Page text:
“I wanna be invited in.” Majima shrugged. “Not here on business.”

Kiryu looked like he was thinking about it for a moment. He strode the short distance between them with such conviction that for a second, Majima could see who he used to be. His dick twitched.

“No shop talk in front of the kids,” Kiryu said lowly, his voice electric. He smelled faintly of raw onion. He’d been cooking. “I mean it. Whatever’s going on, you’re not going to scar them for kicks. Understand?”

“I’m great with kids.”

“They don’t know anything about yakuza and they’re not going to. They don’t need to, and they’re too young to… I don’t do that anymore.”

“That a yes?”

“Just… be calm. Be normal for once. Can you…” His facade cracked and for a second, he looked amused. “Can you do that?”

Majima grinned. “We’re gonna find out.”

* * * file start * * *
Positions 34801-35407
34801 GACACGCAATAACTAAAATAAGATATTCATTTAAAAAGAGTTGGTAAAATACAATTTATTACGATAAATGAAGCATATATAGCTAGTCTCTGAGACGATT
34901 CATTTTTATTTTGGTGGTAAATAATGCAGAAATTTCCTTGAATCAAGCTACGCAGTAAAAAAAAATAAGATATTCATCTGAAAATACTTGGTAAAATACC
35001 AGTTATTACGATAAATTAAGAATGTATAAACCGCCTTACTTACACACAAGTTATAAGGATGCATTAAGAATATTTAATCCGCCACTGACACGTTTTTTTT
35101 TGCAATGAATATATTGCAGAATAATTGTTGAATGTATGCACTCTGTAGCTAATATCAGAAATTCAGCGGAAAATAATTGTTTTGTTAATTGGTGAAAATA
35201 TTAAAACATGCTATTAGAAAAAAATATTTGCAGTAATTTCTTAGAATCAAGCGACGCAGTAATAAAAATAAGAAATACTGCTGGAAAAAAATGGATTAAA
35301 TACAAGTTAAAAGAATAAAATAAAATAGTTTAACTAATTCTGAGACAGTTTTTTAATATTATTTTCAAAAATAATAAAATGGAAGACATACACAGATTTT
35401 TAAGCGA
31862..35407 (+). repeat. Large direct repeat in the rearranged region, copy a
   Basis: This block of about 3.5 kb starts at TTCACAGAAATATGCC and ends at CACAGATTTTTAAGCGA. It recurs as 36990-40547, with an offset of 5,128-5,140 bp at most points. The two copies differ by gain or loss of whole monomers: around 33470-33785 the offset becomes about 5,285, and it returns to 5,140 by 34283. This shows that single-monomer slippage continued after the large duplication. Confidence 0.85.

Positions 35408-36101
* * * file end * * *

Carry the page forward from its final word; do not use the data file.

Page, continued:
Kiryu entered the rickety wooden house before him and called out, “Come here! We’ve got a guest!”

Squeals of joy emanated from somewhere, everywhere, followed by the slap of bare feet on the floorboards. A horde of little girls barreled down the hallways and screeched to a stop in front of the two of them, with the boys who had seen Majima in the street reluctantly bringing up the rear.

Majima recognized Haruka instantly and he’d be lying if he said watching recognition spread over her features didn’t give him some tiny amount of wholesome happiness.

“Majima-san!” she chirped, jostling her way to the front so she could bow theatrically. “You’re in Okinawa!”

“Sure am, princess. How’s this guy been treatin’ ya out here in the sticks?”

Kiryu pinched the back of his arm where the kids couldn’t see.